September 17, 2019
The Evolution of Regulated Services
by Aly Dhalla
Even in the language we use (“distribution,” “sales,” “supply chain”), we talk about the purchase as a good rather than a service.
In part one of our series, we explored the evolution of traditional marketplaces toward fully integrated experiences that include complex industries such as regulated services. In this article, we’ll take a more focused lens on the insurance industry and the value that can be created through digitally connected ecosystems.
Let’s break this out into the four key stakeholder groups that would benefit from a connected insurance marketplace:
It’s all about the customer…duh!
Let’s face it, most people don’t really enjoy buying insurance. Most of the time, they are making the decision under pressure (they’ve been hard sold) or appeasing social norms (“everyone says I should buy insurance when I have kids”). What they really want is to get through the process as easily and quickly as possible.
However, as an industry, we require personal data points to predict and manage risk through a pooling of profiles. For a customer, the only way to obtain insurance is to provide enough personal data to allow an insurer to make an informed risk assessment and product offering — and the process can be extremely time-consuming.
Data is inherently built into insurance. For the customer to have a great experience, we need to collect the information as easily and unobtrusively as possible (no more needles and cups…please!).
Convenience and accessibility are key decision-making factors for consumers today, which is why we’ve seen major industries like banking and retail digitize much of their business processes. An integrated marketplace can remove the hassle and wait time for clients by digitizing checkpoints and interactions. The less paperwork and redundancies that are involved in the process, the better the experience will be for the client, which translates into more revenue for businesses.
Advisers matter more than ever
For complex products like life and health insurance, most consumers decide on buying these products after a series of conversations with a trusted professional. The adviser in this equation is there to educate, support and guide the customer’s decision toward the best solution to meet their needs.
The real role that advisers play is coach and therapist. For great advisers, most of the time spent with clients is less about the products and numbers, and more about understanding the people and their goals, dreams and fears. Therefore, advisers have the essential role of understanding various carrier products and making recommendations based on what they know about the client — all while adhering to industry standards and compliance regulations.
See also: Designing Workplace of the Future
This is very difficult to do at scale with paper-based processes. One of the benefits of a digital marketplace is supporting advisers with “product discovery.” Searching and comparing insurance products can be done much faster through the use of technology. Marketplaces also increase options for advisers, thereby creating value and a better experience for clients. Having a larger pool of insurance products to choose from, advisers can leverage technology to filter options based on the client’s goals and financial situation.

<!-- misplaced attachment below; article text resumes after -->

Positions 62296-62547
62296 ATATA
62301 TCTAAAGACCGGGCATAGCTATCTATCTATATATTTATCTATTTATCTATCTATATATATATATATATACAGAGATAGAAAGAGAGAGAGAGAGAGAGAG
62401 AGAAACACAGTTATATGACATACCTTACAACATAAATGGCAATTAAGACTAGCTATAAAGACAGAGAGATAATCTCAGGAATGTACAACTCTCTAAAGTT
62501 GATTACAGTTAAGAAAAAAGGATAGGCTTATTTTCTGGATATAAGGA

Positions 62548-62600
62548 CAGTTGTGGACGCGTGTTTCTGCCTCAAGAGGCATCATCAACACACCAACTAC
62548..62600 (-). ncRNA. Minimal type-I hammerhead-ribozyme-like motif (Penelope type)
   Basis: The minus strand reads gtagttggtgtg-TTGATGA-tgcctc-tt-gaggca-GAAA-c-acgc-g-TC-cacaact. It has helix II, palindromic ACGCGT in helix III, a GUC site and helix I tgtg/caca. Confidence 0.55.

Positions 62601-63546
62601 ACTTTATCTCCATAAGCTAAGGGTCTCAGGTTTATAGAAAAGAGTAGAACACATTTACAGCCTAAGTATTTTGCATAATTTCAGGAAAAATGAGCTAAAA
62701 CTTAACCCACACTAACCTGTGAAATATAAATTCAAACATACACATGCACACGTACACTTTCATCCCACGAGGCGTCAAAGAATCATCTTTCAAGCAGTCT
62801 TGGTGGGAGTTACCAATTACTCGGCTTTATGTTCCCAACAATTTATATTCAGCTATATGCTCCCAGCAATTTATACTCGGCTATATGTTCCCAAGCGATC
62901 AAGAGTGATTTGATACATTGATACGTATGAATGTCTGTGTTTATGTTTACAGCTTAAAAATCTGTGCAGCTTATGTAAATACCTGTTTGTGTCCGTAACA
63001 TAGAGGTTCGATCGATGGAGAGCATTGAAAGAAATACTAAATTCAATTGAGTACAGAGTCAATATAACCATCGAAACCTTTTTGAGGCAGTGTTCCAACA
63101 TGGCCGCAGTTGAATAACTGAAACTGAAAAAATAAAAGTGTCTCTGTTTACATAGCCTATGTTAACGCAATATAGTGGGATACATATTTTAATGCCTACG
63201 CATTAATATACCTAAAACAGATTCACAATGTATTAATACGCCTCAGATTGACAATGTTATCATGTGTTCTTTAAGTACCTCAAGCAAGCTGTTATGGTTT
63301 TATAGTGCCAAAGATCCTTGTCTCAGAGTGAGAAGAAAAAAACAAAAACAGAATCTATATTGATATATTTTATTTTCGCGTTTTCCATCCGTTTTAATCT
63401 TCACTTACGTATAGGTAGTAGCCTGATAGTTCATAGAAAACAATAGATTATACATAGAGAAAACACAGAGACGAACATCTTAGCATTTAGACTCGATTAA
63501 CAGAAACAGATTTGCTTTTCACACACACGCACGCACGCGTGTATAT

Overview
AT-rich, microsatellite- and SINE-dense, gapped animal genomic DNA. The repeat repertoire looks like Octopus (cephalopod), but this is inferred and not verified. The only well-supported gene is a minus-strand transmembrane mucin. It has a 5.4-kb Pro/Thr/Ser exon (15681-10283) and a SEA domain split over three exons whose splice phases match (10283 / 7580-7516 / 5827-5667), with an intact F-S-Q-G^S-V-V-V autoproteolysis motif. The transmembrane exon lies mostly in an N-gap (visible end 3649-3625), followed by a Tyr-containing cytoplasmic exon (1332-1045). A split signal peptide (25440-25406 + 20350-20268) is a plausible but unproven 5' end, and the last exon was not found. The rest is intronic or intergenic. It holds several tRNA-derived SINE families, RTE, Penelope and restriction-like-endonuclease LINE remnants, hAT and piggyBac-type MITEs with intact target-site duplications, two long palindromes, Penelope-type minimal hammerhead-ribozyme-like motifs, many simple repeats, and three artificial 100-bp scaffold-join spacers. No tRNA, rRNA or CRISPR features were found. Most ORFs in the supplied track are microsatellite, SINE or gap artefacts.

Using technology to alleviate manual processes and automate compliance will enable advisers to spend more time doing what they do best; coaching and supporting their clients.
Advisers care deeply about people. Insurance is about protecting people. Finaeo is about supporting advisers through the use of technology.
Carriers are moving toward digitization
About two months ago, I was in a carrier’s office discussing the future of insurance distribution and the role it would play in the customer experience. We started getting into the subject matter and sharing examples of areas where today’s experience is broken. All of a sudden, in a proud moment, an executive almost stood on a chair to share a profound insight:
“Six months ago, our organization came to a great conclusion; we have to focus on the customer.”
This “perceived insight” seems so trivial, but, in fact, is the tipping point of a billion-dollar incumbent understanding what matters most: the customer experience.
By providing a digital-first experience, carriers can help prospective clients with education, analysis and recommendations to meet their individual needs. A seamless experience means policy-holders will enjoy, as best as they can, the decision to spend money on the insurance they likely aren’t excited to pay for. Making the customer experience as great as possible will provide carriers with a significant competitive advantage.